According to the documentary, Leo Strauss was unhappy with the degeneracy of what he called the liberal establishment and wanted to undo the glorification of moral bankruptcy and establish rule of law. Strauss believed that the way to do this was for politicians to assert:
Powerful and inspiring myths everyone could believe in; they might not be true, but they were necessary illusions. One of these was religion, the other was the myth of the nation. And in America, that was the idea that the country had a unique destiny to battle against the forces of evil throughout the world.
Leo Strauss wanted to simplify the conflict between good and evil (to the American people) in a way that would be immediately intelligible to everyone (his favorite show was Gunsmoke). Strauss also believed that in public, the “elites” had an obligation to promote the myths necessary to rescue America from decay, but in private, they didn’t have to believe in those stories. Ultimately, Strauss maintained that the liberal belief in “individual freedom” was what caused chaos because it undermined the shared moral framework which held society together. Strauss and his followers wanted to unite Americans by giving them a shared purpose; so, they set out to create the “myth of America” as a unique nation whose destiny was to battle against evil and spread democracy all over the world. There is much more to say about Leo Strauss and his sophist band of thugs, but I will reserve that for another day—for this post, I just wanted to briefly explain some of the fundamental principles and tactics taught by Leo Strauss.
To tie this back to China, I have no doubt that they, too, have figures like Leo Strauss in China (or in any country) because people are the same no matter where you go and their motivations are really not that different. They may be different culturally, but the nature of human beings is not dictated by the hemisphere upon which they live (corruption is not only confined within certain borders). What I am trying to say is this: just because China (or other non-western nations) seem to be posturing as some sort of opposition to western hegemony, it does not mean that they, too, are not controlled by the same demons who, now, just want people to buy into another story. This doesn’t mean that China is evil—it just means that there is no need to get wrapped up in their narrative and take it at face value—similar to the way U.S. “patriots” get wrapped up in the American exceptionalism and constitutional conservatism narrative (this does not excuse the “liberals” either, by the way—they are problematic, too).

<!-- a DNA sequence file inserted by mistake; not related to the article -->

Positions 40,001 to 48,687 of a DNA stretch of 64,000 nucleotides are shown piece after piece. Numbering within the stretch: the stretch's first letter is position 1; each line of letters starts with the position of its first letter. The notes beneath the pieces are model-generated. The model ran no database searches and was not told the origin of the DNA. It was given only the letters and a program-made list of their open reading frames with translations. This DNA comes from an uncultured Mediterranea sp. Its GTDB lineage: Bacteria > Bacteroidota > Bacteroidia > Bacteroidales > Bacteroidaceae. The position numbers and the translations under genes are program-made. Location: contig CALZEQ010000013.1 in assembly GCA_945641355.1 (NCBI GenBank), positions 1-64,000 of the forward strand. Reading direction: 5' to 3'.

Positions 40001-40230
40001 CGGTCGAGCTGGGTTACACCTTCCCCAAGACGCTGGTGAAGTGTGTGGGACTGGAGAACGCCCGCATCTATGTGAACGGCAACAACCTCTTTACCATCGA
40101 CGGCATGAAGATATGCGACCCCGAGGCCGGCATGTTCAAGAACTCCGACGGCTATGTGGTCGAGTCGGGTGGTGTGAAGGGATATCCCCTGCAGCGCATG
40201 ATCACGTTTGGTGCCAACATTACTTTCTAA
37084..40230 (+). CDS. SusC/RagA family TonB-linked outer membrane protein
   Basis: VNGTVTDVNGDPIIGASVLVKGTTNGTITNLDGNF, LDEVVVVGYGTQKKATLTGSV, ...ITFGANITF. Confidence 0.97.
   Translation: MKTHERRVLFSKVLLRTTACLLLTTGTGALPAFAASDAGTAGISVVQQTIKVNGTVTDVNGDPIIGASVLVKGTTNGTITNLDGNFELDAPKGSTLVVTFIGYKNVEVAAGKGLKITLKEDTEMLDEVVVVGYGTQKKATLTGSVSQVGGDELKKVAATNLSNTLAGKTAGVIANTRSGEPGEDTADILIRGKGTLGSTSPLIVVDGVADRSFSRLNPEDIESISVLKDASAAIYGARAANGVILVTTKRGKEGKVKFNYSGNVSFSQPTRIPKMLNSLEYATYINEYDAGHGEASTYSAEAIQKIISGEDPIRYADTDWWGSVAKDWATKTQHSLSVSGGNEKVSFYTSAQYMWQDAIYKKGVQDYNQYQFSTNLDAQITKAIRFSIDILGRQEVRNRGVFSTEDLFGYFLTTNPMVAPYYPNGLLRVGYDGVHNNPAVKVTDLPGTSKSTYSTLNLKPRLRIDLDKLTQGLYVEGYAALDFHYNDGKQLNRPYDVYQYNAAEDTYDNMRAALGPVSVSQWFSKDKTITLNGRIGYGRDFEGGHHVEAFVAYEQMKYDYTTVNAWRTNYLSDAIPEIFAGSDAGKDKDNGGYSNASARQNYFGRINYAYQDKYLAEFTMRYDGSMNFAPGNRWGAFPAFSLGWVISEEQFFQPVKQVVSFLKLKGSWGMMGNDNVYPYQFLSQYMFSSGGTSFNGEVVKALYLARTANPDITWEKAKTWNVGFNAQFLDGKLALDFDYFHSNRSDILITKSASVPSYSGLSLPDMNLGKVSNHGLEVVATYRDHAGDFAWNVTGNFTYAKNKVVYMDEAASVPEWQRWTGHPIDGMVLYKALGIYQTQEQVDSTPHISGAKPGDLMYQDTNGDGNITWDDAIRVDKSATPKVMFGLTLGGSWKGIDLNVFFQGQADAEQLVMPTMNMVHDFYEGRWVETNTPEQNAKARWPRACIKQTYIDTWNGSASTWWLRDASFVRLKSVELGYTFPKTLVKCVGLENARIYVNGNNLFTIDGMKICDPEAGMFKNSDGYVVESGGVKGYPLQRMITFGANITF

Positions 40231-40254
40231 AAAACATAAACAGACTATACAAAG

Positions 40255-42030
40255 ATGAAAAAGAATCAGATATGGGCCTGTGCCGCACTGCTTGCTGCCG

Also: if you want to understand the often ignored version of American history, the Civil War, and the illegitimate nature of the U.S. Constitution, please watch this conversation Aly and I had with Legalman a few weeks ago.
Anyway, the reason I brought up Leo Strauss—and his belief that it’s ok to perpetuate a myth about America to the citizens of the country because the only way to unite them is by rallying them around a shared narrative—is because that is one of the clearest examples of mass manipulation.
However, like I said, this type of psychological operation does not only happen in America and we must stay vigilant because we don’t want to get caught up in controlled counter-narratives that only appear to be in “opposition” to the established lies—the overlords are crafty and known to fund all sides.
Peace and blessings.